There is also a third type of clutter that dramatically hinders an organization’s overall effectiveness: mental clutter. And an excellent way to highlight mental clutter is by discussing Dr. Ellen Langer’s work on “mindfulness” (Langer, 1989). Dr. Ellen Langer is a professor in the Psychology Department at Harvard University, where she has been described as the “mother of mindfulness.”
One of the most important things to point out about Ellen Langer’s work is her idea that “mindfulness” is being able to focus on mission-critical tasks. To highlight Dr. Langer’s distinction between mindful tasks and less mindful tasks, let’s use the example of driving a car with a manual stick shift. If we’re driving a car with a stick shift, pushing the clutch and shifting through the gears must go into muscle memory. Developing competence in manually shifting gears allows us to focus on the more critical “mindful” tasks, such as keeping our eyes on the road, paying attention to oncoming traffic, obeying traffic signals, and navigating to our destination. We can’t be mindful of oncoming traffic and navigating if we’re looking down to see exactly where the clutch is and where the gearshift goes; we want those to be less mindful tasks (i.e., committed to muscle memory). In our organizations, it helps to distinguish which are the less mindful tasks requiring competency and which are the mindful tasks essential to operations and the safe completion of mission-critical tasks.
Understanding mindfulness helps us describe a third kind of organizational clutter: mental clutter. We should strive to train our organizations (from a competency standpoint) on activities and behaviors that need to go into muscle memory so that we can pay more attention to our mission. A great example would be industrial safety practices that keep us safe in the workplace. Another would be understanding what constitutes harassment, intimidation, and discrimination in the workplace, harmful behaviors that organizations must avoid. Committing these activities and behaviors to “muscle memory” will not only result in a safer and more effective organization but will also reduce the mental clutter of having to deal with a steady stream of injuries and allegations so that the organization can be more mindful of the things they should be doing; the mission-critical tasks.
Let’s summarize the three major types of organizational clutter we have identified in this paper:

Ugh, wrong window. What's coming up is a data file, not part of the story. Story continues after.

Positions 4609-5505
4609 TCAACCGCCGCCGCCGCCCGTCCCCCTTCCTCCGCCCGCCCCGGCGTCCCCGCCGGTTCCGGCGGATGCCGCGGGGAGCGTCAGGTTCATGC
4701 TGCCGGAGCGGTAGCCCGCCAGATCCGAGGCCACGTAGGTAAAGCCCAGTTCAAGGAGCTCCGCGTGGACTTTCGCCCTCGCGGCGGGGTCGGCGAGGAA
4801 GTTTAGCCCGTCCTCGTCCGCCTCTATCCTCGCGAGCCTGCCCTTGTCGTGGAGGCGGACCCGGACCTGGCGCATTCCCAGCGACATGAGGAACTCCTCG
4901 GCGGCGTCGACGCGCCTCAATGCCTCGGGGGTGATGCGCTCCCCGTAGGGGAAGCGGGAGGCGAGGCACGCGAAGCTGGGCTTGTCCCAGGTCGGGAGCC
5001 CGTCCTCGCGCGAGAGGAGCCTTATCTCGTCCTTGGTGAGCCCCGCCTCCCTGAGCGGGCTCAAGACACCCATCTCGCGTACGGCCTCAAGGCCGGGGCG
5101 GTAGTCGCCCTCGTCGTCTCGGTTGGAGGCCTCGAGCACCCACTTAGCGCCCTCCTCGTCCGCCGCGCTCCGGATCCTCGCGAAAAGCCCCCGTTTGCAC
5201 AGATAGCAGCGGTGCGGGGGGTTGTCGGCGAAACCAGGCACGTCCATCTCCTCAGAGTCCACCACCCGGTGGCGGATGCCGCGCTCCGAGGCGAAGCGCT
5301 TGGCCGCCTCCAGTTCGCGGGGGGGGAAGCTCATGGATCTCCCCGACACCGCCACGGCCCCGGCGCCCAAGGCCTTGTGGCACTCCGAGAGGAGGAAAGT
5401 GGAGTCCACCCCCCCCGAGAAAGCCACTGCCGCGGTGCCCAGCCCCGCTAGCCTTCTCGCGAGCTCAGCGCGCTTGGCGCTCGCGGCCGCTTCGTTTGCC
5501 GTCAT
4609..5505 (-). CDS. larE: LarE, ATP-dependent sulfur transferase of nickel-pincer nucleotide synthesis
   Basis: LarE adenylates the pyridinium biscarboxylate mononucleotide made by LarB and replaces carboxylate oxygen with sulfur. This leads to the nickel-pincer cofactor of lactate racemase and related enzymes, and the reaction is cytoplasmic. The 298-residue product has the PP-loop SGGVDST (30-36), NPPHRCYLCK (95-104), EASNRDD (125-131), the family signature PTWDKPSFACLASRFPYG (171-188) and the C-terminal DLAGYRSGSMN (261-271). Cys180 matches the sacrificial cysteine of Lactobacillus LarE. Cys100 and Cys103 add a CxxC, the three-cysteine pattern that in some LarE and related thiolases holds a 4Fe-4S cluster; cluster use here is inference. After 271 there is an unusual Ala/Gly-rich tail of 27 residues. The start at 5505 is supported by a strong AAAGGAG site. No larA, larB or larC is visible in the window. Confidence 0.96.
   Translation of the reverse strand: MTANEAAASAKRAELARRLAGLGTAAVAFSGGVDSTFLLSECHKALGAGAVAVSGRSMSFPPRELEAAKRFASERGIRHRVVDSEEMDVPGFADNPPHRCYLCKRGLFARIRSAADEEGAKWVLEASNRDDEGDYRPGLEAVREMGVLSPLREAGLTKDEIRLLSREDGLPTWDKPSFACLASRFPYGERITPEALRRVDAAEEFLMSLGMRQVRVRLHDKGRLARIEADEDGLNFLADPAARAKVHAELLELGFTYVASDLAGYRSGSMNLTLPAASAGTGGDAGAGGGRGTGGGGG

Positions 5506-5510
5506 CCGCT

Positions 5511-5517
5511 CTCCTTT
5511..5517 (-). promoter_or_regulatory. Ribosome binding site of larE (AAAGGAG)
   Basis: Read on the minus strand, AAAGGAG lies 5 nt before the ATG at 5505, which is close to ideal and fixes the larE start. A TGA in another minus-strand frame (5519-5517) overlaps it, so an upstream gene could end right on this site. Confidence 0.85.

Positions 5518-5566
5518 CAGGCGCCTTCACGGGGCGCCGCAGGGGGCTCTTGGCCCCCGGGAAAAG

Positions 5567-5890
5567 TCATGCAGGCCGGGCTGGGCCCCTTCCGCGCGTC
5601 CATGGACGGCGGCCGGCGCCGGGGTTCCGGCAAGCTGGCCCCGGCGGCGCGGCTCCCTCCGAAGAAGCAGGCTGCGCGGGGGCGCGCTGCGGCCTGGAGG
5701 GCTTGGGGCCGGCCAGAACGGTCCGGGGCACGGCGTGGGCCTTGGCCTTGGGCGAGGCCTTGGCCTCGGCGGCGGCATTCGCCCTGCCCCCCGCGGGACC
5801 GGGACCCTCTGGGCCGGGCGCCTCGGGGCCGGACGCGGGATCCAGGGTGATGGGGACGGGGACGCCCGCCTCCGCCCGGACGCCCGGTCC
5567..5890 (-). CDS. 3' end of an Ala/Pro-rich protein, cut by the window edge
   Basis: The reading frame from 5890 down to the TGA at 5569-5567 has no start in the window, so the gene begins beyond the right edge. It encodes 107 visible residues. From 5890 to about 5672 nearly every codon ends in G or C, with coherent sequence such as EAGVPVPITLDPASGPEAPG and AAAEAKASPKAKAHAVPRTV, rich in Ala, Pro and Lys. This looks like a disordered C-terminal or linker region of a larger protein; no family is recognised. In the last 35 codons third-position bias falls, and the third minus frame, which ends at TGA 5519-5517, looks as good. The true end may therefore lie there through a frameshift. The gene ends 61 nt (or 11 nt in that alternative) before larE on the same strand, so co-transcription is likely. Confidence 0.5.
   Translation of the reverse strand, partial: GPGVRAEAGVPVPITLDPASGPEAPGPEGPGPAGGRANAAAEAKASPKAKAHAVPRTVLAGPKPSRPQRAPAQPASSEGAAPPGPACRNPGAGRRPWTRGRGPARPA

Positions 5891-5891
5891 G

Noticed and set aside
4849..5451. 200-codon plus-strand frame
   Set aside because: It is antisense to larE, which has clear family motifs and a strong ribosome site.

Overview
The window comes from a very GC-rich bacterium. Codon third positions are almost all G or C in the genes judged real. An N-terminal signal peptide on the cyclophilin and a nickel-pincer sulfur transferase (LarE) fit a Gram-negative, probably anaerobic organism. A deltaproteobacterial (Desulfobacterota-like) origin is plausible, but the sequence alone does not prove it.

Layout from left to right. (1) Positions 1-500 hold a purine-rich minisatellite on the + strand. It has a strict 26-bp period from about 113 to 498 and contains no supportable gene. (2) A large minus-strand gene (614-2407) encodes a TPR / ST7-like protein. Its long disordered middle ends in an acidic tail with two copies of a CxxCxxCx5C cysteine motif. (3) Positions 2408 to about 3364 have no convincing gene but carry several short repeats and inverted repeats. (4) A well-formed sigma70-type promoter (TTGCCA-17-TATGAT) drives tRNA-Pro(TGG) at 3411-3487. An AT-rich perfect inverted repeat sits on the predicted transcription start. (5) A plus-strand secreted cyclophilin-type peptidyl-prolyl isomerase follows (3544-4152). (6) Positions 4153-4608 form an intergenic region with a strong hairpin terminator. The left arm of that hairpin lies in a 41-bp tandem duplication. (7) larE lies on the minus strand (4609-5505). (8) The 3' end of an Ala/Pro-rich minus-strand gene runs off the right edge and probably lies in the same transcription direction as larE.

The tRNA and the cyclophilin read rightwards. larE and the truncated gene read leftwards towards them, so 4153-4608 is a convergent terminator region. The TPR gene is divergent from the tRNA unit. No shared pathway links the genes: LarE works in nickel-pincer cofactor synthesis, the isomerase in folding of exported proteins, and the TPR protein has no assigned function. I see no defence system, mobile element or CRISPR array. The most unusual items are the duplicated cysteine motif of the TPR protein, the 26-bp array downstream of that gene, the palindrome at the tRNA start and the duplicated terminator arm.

Physical Clutter: clutter in our physical spaces that can cause us to be disorganized, lose focus and limit our productivity. In the worst of cases, physical clutter can manifest itself in our spaces, causing situations like an amount of combustible material allowed in a room that exceeds fire loading limits.
Institutional Clutter: clutter that can develop over time when organizations institutionalize programs, policies, and procedures without periodically re-evaluating whether they are needed. In many organizations, this is true of procedures, training programs and corrective action databases.
Mental Clutter: clutter from not committing certain activities and behaviors to “muscle memory” (another term for less mindful tasks), causing the organization to divert their attention from minding their mission-critical tasks to correct those behaviors.
The BlueDragon® Integrated Problem-solving System (IPS™) can identify and eliminate the causes of these types of clutter by investigating the symptoms that are the visible manifestation of clutter and by proactively conducting self-assessments, program reviews, vulnerability analysis, and threat assessments that evaluate the effectiveness of an organization’s defenses (i.e., the administrative requirements, physical and cyber barriers that should be preventing issues and at-risk behaviors).
To help your organizations, tidy up your workspace to improve your focus and avoid distractions; avoid institutionalizing scores of new procedures and training requirements to reduce institutional burden; and develop proficiency in activities and behaviors that we ingrain in our “muscle memory” to avoid having to deal with issues that distract us from our mission. Decluttering is hugely important, and BlueDragon IPS can help.
And to wrap up, we’d like to reach out to Marie Kondo: we only know her by reputation but admire her reputation and the great following she has established. If she would like to write another book and work with two organizational consultants that are experts in cleaning up organizational clutter, we would be very excited to work with her (call us!).
- Kondo, M. (2014). The Life-Changing Magic of Tidying Up: The Japanese Art of Decluttering and Organizing: Ten Speed Press.
- Langer, E. J. (1989). Mindfulness. Reading, MA: Addison-Wesley.
William Toth, Ph.D. – BlueDragon VP of Research & Development
Rob De La Espriella, BD3 – CEO and Founder, BlueDragon IPS